Why does $\rho'=\sum_i p_i U_i \rho U_i^\dagger$ with $U_i$ unitary imply $\rho'\preceq \rho$?

Let $$\rho$$ be an Hermitian matrix with unit trace (this is the context I've found this result stated in, but I don't know if these restrictions are necessary for the result). Suppose $$p_i\ge0$$ with $$\sum_i p_i=1$$, and let $$U_i$$ be unitaries. Consider $$\rho'= \sum_i p_i \, U_i \rho U_i^\dagger.$$ Then $$\rho'\preceq \rho$$, by which I mean that the vector of eigenvalues of $$\rho'$$ is majorized by that of $$\rho$$. I think this is shown in the reference "A. Uhlmann, Wiss. Z. Karl-Marx-Univ. Leipzig 20, 633 (1971)" but I could not find an English version of it.

For $$p_i=\delta_{i0}$$ the result is clear, as $$U\rho U^\dagger$$ has the same eigenvalues of $$\rho$$. How do you prove the general case?

This is a consequence of the following result: for a size $$n$$ Hermitian matrix $$A$$, let $$\lambda_1(A) \geq \lambda_2(A) \geq\cdots \geq \lambda_n(A)$$ denote the eigenvalues of $$A$$. For symmetric matrices $$A_1,\dots, A_m$$, we have $$\sum_{j=1}^k \lambda_j\left(\sum_{p=1}^m A_p \right) \leq \sum_{j=1}^k \sum_{p=1}^m \lambda_j(A_p).$$ This in turn can be seen as a consequence of the fact that $$\sum_{j=1}^k \lambda_j(A) = \max_{U \in \Bbb C^{n\times k}, U^\dagger U = I} \operatorname{tr}(U^\dagger A U).$$

Explanation of the inequality: note that \begin{align} \sum_{j=1}^k \lambda_j\left(\sum_{p=1}^m A_p \right) &= \max\left\{\operatorname{tr}\left[U\left(\sum_{p=1}^m A_p \right)U^\dagger \right]: U \in \Bbb C^{n\times k}, U^\dagger U = I\right\} \\ & = \max\left\{\sum_{p=1}^m \operatorname{tr}\left[UA_pU^\dagger\right] : U \in \Bbb C^{n\times k}, U^\dagger U = I\right\} \\ & \leq \max\left\{\sum_{p=1}^m \operatorname{tr}\left[U_pA_pU_p^\dagger\right] : U_p \in \Bbb C^{n\times k}, U_p^\dagger U_p = I \text{ for } p = 1,\dots,m \right\} \end{align}

• thanks. About the last relation, aren't you effectively just computing $\max_P \operatorname{tr}(AP)$ maximising over trace-$k$ projections $P$ (with the relation following from some variation of the minmax theorem I guess)? Is there a reason to write it as a maximisation over unitaries this way? – glS Jul 14 '20 at 11:53
• you are also using I think, to go from the third to the second equation, the relation $\lambda_j(UA_p U^\dagger)\le \lambda_j(A_p)$ with $U^\dagger U=I$. Where does this come from? – glS Jul 14 '20 at 12:05
• @glS Yes it's equivalent; note that $$\operatorname{tr}(U^\dagger AU) = \operatorname{tr}(A[UU^\dagger]).$$ There is no particular reason to write it one way or the other, but this is the form I learned first. – Ben Grossmann Jul 14 '20 at 12:11
• @glS Your second comment is not correct. See my latest edit for clarification. – Ben Grossmann Jul 14 '20 at 12:13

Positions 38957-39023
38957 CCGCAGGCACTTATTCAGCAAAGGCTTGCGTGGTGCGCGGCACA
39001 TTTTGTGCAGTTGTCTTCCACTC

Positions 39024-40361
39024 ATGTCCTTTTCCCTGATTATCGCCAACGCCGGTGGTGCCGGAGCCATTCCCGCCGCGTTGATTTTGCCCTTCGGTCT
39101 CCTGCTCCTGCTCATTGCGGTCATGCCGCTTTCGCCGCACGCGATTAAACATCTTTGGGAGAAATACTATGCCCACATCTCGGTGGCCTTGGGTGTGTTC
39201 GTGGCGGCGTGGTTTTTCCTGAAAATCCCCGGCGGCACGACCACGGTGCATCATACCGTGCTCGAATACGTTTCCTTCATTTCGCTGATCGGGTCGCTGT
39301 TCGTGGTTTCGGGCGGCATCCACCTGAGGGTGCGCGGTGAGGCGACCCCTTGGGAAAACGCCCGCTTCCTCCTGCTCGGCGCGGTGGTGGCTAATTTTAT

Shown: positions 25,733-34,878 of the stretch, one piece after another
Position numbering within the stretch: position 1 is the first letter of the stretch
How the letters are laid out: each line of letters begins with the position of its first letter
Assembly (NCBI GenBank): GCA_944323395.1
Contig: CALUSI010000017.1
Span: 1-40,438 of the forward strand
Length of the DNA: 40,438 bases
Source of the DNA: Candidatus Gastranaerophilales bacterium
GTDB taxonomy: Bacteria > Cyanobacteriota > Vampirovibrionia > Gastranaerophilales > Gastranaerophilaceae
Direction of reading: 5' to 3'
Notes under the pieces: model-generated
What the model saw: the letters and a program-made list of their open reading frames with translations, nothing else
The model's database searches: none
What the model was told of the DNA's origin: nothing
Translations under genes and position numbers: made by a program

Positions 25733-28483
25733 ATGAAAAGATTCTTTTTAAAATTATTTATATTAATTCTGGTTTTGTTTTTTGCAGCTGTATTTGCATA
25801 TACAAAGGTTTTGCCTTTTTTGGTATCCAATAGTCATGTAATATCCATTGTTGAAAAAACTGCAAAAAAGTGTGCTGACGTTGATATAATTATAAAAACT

• thank you for the clarification. Are you possibly missing a few traces in the last equation? Shoud be $\max$ of $\operatorname{tr}$ – glS Jul 14 '20 at 14:27

For any Hermitian matrix $$A$$, let $$c>0$$ be any sufficiently large number. Then $$A+cI$$ is positive semidefinite and $$\sum_{i=1}^k\lambda^\downarrow_i(A) =\sum_{i=1}^k\lambda^\downarrow_i(A+cI)-kc =\|A+cI\|_k-kc,$$ where $$\|\cdot\|_k$$ here denotes the Ky Fan $$k$$-norm (the sum of the largest $$k$$ singular values) of a matrix. The inequality $$\rho'\preceq\rho$$ now follows directly from the triangle inequality for Ky Fan $$k$$-norm.

Remark. Ky Fan was an ethnic Chinese mathematician whose first name was Ky and whose last name is Fan. As it is customary to use only the surname when we name something after a mathematician, the norm is more appropriately called Fan $$k$$-norm rather than Ky Fan $$k$$-norm. However, what has become convention is hard to change. I will keep using the term "Ky Fan $$k$$-norm" in future.

This is a reformulation of the information provided by the other great answers.

The question relates to the eigenvalues of $$\rho'\equiv \sum_{k=1}^m p_k U_k \rho U_k^\dagger$$. Consider the matrices $$A_k=p_k U_k \rho U_k^\dagger$$. Being $$U_k$$ unitary, $$\rho$$ Hermitian, and $$p_k\ge0$$, it follows that $$A_k$$ are hermitian.

Denote with $$\lambda_k^\downarrow(A)$$ the $$k$$-th largest eigenvalue of $$A$$. The relation $$\rho'\preceq\rho$$ means, explicitly, that $$\sum_{j=1}^k \lambda_j^\downarrow\bigg(\underbrace{\sum_{p=1}^m A_p}_{\equiv\rho'} \bigg)\le \sum_{j=1}^k\lambda_j^\downarrow(\rho),\qquad k=1,..,m.$$

It is a general result that, given Hermitian matrices $$A_p$$, and denoting with $$\|A\|_k$$ the sum of the $$k$$ largest eigenvalues of $$A$$ (this is also referred to as the Ky Fan norm of $$A$$), we have $$\|\sum_p A_p\|_k\le \sum_p \|A_p\|_k$$. This is shown e.g. in this answer.

In our specific case, we thus have $$\|\rho'\|_k = \bigg\|\sum_{\ell=1}^m A_\ell\bigg\|_k \le \sum_{\ell=1}^m \|A_\ell\|_k = \sum_{j=1}^k \sum_{\ell=1}^m \lambda_j^\downarrow(A_\ell).$$

From the definition of $$A_p$$, we also have that $$\lambda_j^\downarrow(A_\ell)=p_\ell \lambda_j^\downarrow(\rho)$$, and thus, because $$\sum_\ell p_\ell=1$$, $$\|\rho'\|_k \le \sum_{j=1}^k\lambda_j^\downarrow(\rho) = \|\rho\|_k.$$